My Summer of Love

Minnesota filmmakers remember the warm-weather flicks that got them hot (or bothered)

Eric Tretbar's films include Snow and The Horrible Flowers.




I saw Star Wars on an end-of-the-year field trip in school when I was 11. Once John Williams's opening fanfare jolted me back into my seat, I was forever lost in George Lucas's fairy tale--Kurosawa meets Joseph Campbell in space. My Star Wars buzz lasted throughout the summer of '77. However, I vividly recall one of my well-meaning white teachers protesting the absence of minorities in the film. I had to endure one of those only-black-kid-around-when-a-teacher-talks-race moments. I broke the awkwardness by offering, "Well, it's outer space. So there were green and blue people in it." It worked. We could all continue to enjoy the myth from a galaxy "far, far away" now that it was free from the issues that were all too near. But I knew the teacher had a point. In fact, there had been enough protest that Billy Dee Williams was brought in as the playa/rebel Lando Calrissian. As a filmmaker I always try to consider everyone in my audience. And I'll always bristle at how the opening-weekend paradigm has unmade the art of American cinema. But as a film fan, I'll forever cherish my wide-eyed experience with the ultimate popcorn movie.

Daniel Bergin's films include North Star: Minnesota's Black Pioneers.




Can a summer blockbuster have drama, racial conflict, and political impact--and still draw an audience? In the summer of 1989, Spike Lee proved it could. We were civil rights lawyer wannabes at the time, just starting law school, and Spike stuck it to us with his fiery Do the Right Thing. He was "just" a filmmaker, but his movie had a greater impact on racial justice in one summer than most lawyers could have in a lifetime. One of us (Jeanne-Marie) grew up in Brooklyn, where Do the Right Thing was shot. The other (John) shot hoops with the movie's actors after each day's filming. More than a decade later, we made our own movie about racial conflict and oppression right here in Minnesota. It was our attempt to do the right thing--and our star (Roger Guenveur Smith) had launched his own career with Spike!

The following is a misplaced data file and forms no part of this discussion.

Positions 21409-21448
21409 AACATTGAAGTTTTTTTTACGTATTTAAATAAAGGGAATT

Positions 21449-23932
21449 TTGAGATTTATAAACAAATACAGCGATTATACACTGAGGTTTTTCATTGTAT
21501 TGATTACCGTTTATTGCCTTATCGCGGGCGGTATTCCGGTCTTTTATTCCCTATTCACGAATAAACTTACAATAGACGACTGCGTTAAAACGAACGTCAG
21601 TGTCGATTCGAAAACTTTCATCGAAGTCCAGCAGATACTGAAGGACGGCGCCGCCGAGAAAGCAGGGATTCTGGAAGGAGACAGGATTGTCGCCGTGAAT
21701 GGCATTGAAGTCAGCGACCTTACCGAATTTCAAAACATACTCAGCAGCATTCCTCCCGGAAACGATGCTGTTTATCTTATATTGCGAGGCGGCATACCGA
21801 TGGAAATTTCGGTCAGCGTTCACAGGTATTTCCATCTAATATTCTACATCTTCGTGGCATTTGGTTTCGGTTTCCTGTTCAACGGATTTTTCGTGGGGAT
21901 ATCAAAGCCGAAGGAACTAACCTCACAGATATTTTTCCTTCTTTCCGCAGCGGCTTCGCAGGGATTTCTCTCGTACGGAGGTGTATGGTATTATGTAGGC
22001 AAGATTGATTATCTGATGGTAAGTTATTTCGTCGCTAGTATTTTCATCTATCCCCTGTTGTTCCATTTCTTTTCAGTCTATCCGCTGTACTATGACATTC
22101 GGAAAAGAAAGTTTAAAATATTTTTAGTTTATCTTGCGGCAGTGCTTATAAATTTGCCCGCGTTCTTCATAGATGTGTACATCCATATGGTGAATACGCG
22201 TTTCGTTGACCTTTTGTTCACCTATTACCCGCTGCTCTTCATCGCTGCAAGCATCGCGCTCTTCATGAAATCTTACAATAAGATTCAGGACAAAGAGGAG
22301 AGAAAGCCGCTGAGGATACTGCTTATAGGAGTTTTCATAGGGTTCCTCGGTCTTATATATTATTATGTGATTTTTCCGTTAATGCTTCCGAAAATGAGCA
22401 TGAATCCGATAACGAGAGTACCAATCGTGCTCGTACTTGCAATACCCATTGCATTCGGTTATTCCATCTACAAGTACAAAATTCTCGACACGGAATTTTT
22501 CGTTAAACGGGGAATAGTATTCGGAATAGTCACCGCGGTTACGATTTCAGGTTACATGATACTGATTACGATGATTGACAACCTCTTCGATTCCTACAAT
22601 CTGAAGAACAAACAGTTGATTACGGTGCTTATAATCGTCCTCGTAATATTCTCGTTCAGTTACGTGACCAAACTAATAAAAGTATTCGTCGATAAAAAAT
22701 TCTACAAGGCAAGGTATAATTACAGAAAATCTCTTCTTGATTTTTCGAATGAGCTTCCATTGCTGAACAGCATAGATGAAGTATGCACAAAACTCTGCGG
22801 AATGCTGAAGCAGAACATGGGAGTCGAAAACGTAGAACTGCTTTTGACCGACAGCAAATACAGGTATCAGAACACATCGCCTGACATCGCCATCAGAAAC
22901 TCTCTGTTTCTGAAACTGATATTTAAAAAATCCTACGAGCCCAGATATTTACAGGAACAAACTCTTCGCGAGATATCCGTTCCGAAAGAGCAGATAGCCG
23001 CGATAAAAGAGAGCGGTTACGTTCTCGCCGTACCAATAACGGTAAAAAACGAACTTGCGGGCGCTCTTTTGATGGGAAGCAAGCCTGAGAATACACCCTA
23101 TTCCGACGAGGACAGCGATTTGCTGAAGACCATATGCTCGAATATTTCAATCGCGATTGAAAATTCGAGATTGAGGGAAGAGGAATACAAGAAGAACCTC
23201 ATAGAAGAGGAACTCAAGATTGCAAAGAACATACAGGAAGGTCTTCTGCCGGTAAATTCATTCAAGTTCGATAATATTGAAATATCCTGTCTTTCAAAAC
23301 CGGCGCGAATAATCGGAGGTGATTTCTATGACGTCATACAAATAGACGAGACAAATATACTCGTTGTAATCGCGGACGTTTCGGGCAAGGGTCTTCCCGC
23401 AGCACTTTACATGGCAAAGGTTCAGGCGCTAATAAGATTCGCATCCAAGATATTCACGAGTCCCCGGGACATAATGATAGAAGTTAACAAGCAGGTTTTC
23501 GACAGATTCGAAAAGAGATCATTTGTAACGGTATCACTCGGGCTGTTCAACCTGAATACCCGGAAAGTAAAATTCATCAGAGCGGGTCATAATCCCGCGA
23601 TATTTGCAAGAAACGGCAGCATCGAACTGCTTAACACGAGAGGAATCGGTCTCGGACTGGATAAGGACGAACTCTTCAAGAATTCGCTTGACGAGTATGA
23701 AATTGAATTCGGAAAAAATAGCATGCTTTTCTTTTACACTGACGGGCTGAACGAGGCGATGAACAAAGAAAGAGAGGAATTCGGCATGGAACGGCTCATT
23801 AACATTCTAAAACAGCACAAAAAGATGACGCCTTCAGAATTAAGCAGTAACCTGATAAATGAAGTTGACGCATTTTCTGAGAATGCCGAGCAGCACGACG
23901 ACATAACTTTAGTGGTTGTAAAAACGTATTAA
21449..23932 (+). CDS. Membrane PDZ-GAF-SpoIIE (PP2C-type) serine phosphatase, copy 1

Jeanne-Marie Almonor and John Shulman are the co-directors of Justice.




Last June, right before Fahrenheit 9/11 was released, rumor had it that this film was about to change everything. That was the buzz among documentary filmmakers who had seen a sneak preview: Fahrenheit was going to turn the tide against Bush for sure. We dared to hope. But it seems you can't release a movie in June and expect people to take it seriously. Summer blockbusters are supposed to be entertainment, not fact after depressing fact. When you walked out of Fahrenheit 9/11 into the balmy night, weren't you a little bewildered by Michael Moore's barrage of information? Like what was that thing about Bush père and the Saudis? That poor mother of the dead soldier--wasn't that sad? Should we go have ice cream now? Or margaritas?

Lu Lippold is the director of The Unapologetic Life of Margaret Randall and the co-director of Wellstone!




There are moments when pop culture and the sensibility of the times collide in surprising and instructive ways. Chris Carter's 1998 film--and the TV series that preceded it--captured the essence of an uncertain decade, wedged between the twilight struggle of the Cold War and the fearsome age of 9/11. Carter's program rode a cultural wave that flowed from 1991's JFK, which brought hidden histories and ulterior motives foursquare into the American psyche. A door had been opened, and some awkward questions were on the table. During the X-Files years of the 1990s, it was often difficult to tell where Mulder and Scully stopped and the TV news began. We saw paramilitary troops drag a six-year-old out of his home at gunpoint. We read reports of Cold War radiation tests being carried out on the mentally retarded. In Scotland, someone started cloning sheep. The X-Files decade revealed a deep unease with our assumptions about the past, and a haunting disquiet with our direction into the future. During the '90s, we searched for answers in new places, and we saw the cultural ripples everywhere: from Ross Perot to the internet, from Nader voters to survivalist expos, from the Ventura administration to the WTO protests. In the years since, Mulder and Scully have hung it up. A grim new era has emerged, leading us to embrace easy answers to complex questions, to demonstrate our willingness once again to close the door and turn away.

Matt Ehling's films include Security and the Constitution.




Released in July of '82, this virtual remake of The Outlaw Josey Wales still has enough juice to transport its thoroughly deconstructed Western hero across vast wastelands of cynical, self-possessed culture--and back home safely into the realm of cinematic (and moral) plausibility. With the help of the "Man from the Sky," Mad Max (Mel Gibson) discovers that he must allow this trickster/god to lure him back into community, to save his life and sanity. Can the average action buff, now 20 and 30 years removed from Rockatansky and Wales, still grasp this need? We share the Gyro Captain's god's-eye view of anomie, murder, and supercharged hyper-individualism running on empty. Yet Pappagallo offers Max the strikingly catholic alternative: a chance to rebuild a life of dignity within an embryonic society that sees the fuel as a means, not an end. Let's hope the important liberal message imbedded in this cinematic masterpiece (or Reagan-era propaganda piece, as you like) isn't lost: It takes a postapocalyptic village.

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